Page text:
Today the Hare Krishna movement claims 250,000 U.S. devotees, primarily because of the Indian immigrant population, according to Dasa. Without them, Hare Krishna may not have survived in the U.S. But Pradhupada wanted to cleave Hare Krishna from traditional Indian Hinduism. Often he critiqued Hindu traditions often for describing Krishna as an impersonal god. He sought such a clean break that he created a specific translation of the Bhagavad Gita, the Hindu holy book, for his followers.
“[Prabhupada] didn’t want that normalization coming into his teachings,” Dasa said. “We gravitated that way because it was logical and it was necessary.”
Resnick and his organization, Krishna West, want to reverse that normalization. They imagine a temple without saris. Prasadam could be Italian, Brazilian or Chinese if correctly offered to Krishna. As long as they use the proper mantras, guitarists, drummers or jazz bands could lead chanting.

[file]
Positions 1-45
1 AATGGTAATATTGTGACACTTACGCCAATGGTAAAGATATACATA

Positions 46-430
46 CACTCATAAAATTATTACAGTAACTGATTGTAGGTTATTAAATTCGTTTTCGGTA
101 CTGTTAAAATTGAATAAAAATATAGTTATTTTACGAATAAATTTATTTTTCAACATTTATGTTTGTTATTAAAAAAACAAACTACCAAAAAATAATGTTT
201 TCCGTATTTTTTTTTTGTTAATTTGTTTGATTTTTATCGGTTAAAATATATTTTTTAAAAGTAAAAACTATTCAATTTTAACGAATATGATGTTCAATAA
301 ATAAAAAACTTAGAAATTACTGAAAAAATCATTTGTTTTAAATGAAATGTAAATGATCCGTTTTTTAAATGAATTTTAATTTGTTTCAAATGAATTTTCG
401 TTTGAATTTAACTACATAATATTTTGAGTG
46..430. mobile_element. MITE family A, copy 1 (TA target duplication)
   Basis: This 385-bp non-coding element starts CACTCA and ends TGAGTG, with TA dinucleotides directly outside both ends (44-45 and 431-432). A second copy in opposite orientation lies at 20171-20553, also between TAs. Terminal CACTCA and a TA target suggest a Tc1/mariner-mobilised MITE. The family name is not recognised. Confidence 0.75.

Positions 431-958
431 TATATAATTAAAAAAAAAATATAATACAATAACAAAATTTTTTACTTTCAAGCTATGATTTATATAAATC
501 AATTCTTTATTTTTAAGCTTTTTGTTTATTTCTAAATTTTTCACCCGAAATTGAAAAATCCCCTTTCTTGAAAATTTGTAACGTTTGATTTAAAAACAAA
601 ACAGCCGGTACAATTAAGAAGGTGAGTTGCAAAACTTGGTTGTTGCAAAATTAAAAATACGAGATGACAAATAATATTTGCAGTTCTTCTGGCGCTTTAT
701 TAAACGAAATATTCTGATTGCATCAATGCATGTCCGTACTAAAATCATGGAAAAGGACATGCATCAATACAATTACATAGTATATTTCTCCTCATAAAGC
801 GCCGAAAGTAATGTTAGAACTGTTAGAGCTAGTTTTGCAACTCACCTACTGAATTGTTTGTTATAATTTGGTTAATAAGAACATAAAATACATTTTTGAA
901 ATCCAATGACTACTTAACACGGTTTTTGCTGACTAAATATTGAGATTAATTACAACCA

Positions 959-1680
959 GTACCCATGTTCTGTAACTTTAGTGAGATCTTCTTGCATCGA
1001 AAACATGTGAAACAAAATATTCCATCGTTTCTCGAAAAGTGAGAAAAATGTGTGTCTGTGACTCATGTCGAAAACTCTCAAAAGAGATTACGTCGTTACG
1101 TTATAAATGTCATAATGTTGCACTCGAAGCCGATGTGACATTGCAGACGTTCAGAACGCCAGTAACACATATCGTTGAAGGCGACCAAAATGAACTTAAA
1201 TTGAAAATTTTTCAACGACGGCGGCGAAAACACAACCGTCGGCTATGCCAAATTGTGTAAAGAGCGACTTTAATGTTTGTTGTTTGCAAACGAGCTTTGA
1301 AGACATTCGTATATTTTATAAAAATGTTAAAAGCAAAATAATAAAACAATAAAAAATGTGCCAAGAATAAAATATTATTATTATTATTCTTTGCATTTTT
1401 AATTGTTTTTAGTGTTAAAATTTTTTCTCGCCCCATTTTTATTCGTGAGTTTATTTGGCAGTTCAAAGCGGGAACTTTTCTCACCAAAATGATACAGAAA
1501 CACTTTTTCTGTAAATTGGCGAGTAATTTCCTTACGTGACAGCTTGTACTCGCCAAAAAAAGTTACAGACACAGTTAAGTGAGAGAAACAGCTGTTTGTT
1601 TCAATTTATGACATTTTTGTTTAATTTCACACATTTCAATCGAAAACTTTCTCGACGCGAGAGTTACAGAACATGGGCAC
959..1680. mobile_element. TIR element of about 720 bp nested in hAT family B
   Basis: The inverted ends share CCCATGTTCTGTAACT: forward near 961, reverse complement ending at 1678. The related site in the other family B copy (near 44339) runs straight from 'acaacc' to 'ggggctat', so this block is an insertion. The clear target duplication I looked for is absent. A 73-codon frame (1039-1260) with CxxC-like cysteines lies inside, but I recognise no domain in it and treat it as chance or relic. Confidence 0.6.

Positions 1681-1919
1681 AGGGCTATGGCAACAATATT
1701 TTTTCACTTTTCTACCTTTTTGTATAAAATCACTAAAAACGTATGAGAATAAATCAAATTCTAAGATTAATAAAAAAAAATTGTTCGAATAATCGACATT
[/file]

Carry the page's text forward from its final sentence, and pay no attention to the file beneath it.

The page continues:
“Some temples are a little too attached to the traditions as they came,” said Sarvatma Das, a 34-year devotee and Hare Krishna priest. Das is not a member of Krishna West, but he recalls a follower who approached him once after he led chanting: he shouldn’t be playing chords, the devotee warned, because Pradhupada never played chords.
“I have a lot of friends who are still caught up in the details of the ethnicity instead of the broad philosophy. There are universal principles that are easily understood, and then there are local customs that I couldn’t care less about,” Das said.
Hare Krishna’s Evangelical Spirit